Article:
Knorr says one of the best aspects of the Saracheks' new Energy Star home is that its green features are not visible. "Architecturally, it made no concessions to the technology we used," explains Knorr. Steeneken agrees: "The house is very tight and efficient. It doesn't use much energy, and will feel comfortable year round."

The building project, and the Saracheks' ideas, challenged Knorr to think green as never before, despite his experience as a certified Energy Star builder. "This home took my 'energy consciousness' to a new level," he says. "The New York State Energy Research and Development Authority," from which the Saracheks received a $50,000 rebate for their use of sustainable energy products, "was a big asset to me, as well as my industry publications and the Internet." Additional green features in the Sarachek home that accomplish maximum energy efficiency without sacrificing the luxury factor are the radiant floor heating throughout, Icynene insulation (an expanding acrylic foam that reduces heating and AC requirements by at least 25 percent), Energy Star windows—even compact fluorescent bulbs in all outlets. Knorr estimates the cost of implementing all these systems added about five percent to the overall house budget. The Saracheks estimate that "building green" added about $50,000 to their construction budget.

Here Comes the Sun?

Though the Saracheks, who both work in finance, had a very favorable homebuilding experience, they did hit an unexpected roadblock when it came time to install their solar panels. They planned for the panels—designed to be placed on the rear section of the roof, not visible from the street—because of the home's direct, unobstructed sun exposure. "We were a little bit of pioneers with this," says Heather. "It was a new concept to Scarsdale." The village of Scarsdale's Board of Architectural Review (BAR) is known for its stringent review of any and all constructionrelated projects within the village—everything from a new garden retaining wall to a completely new construction must be presented to and approved by the appointed volunteer members of the BAR. When it came time for the BAR to review the solar panels, a petition in opposition was submitted. Signed by 15 neighbors, it stated that the panels "would clearly be an eyesore in our submitted. Signed by 15 neighbors, it stated that the panels "would clearly be an eyesore in our lovely Quaker Ridge neighborhood" and asked the BAR to prohibit them. The BAR agreed and, citing concerns of aesthetics, glare, and visibility, turned down the Saracheks' request.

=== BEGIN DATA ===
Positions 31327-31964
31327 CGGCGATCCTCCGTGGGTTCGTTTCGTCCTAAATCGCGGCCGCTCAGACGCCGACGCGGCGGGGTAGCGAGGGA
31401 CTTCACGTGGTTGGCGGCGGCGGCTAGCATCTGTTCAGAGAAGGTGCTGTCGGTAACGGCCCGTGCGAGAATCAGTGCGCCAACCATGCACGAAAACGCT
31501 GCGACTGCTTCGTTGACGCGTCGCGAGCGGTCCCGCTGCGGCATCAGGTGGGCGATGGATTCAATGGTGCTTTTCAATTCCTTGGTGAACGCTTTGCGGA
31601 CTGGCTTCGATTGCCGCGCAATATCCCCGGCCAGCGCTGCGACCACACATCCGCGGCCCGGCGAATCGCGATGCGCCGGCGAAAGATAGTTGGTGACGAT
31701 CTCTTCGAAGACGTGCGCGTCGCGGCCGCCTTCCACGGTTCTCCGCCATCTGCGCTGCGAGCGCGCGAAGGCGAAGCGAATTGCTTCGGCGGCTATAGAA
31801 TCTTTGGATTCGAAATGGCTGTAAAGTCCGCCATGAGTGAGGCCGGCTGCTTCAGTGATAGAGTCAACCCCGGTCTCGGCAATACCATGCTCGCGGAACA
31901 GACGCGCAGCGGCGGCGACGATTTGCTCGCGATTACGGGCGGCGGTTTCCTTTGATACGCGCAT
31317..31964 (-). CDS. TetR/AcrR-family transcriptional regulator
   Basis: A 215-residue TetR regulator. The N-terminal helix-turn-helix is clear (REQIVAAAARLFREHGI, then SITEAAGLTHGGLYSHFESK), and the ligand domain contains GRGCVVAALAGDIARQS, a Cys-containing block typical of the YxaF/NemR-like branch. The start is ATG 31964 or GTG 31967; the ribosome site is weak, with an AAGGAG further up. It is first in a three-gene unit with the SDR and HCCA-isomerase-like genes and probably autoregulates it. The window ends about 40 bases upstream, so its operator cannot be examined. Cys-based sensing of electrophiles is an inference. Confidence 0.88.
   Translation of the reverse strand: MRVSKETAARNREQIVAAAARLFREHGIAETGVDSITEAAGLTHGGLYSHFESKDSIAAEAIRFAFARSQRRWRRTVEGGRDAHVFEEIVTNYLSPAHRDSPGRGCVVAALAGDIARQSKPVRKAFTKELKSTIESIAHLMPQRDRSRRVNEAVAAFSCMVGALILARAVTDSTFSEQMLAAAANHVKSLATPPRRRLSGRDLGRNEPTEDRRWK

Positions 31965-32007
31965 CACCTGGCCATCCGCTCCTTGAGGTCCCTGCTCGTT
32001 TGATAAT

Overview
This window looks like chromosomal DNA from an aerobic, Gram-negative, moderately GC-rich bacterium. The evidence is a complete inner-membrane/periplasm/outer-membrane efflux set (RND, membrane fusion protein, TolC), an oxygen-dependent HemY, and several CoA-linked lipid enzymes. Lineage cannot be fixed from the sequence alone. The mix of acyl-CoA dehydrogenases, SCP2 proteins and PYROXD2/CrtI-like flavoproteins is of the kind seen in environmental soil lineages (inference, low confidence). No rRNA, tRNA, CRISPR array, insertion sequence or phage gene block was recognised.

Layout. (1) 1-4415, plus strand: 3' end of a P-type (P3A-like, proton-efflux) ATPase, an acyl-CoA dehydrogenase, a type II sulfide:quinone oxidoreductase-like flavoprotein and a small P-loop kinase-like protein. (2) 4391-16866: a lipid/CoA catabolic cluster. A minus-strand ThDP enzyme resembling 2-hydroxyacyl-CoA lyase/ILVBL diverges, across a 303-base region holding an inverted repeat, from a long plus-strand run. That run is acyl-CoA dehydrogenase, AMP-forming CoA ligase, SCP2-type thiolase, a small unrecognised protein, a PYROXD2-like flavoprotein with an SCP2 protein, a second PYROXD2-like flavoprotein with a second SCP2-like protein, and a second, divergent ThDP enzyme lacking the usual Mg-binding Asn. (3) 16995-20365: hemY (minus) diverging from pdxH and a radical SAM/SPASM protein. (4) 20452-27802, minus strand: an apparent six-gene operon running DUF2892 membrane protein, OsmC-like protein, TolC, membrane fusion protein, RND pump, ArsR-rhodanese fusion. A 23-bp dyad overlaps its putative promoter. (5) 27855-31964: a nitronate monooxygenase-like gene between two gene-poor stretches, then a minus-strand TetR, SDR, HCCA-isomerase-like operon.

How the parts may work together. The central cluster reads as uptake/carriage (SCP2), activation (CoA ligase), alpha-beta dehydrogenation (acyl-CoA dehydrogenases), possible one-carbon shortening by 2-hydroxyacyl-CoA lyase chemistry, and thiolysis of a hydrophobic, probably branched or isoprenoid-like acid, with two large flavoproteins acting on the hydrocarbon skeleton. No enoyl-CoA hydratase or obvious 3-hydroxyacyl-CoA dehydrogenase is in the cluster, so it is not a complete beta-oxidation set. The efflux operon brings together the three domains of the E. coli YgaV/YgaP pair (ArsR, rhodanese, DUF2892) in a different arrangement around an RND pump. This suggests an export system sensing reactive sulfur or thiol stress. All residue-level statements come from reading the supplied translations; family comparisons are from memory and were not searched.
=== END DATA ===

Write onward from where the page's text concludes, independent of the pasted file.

The couple did not take well to the decision. They had presentation boards made for a scheduled appeal, enlisted the support of the media and environmentalists, and started their own petition (gathering 150 signatures in favor). After the second presentation, the BAR reversed its decision, by a 4-to-3 margin, and allowed the solar panels, the first of their kind in the village of Scarsdale. The decision came with certain stipulations, including the mandated planting of several 20-foot-tall trees at the back perimeter of the property to shield the neighbors' view of the 30 full-size (28 by 40 inches) matte black panels and 12 half-size panels.

Hidden Benefits —

Unlike more conspicuously green homes, the large Arts and Crafts-style house does not advertise its energy-efficient systems and construction, a fact that lead the Saracheks' builder to describe it as "stealth green".

Scarsdale village manager, Alfred A. Gatta, says that the village had not "specifically amended our code to require sustainable design features in construction, but the Village Board, by resolution, expressed its intent that in the design of residential structures the Scarsdale Board of Architectural Review be sensitive to designs that incorporate sustainable energy and environmental features. It is believed, with the cost of energy and the depleting sources of oil, that it is not only prudent but also in the public interest for residents to consider green designs," Gatta says. "Clearly our Board of Architectural Review has found a way to incorporate these features into a design that fits comfortably into a neighborhood." After the decision, Joe Sarachek says he commended the BAR for doing "the right thing for our home, our community, and our environment."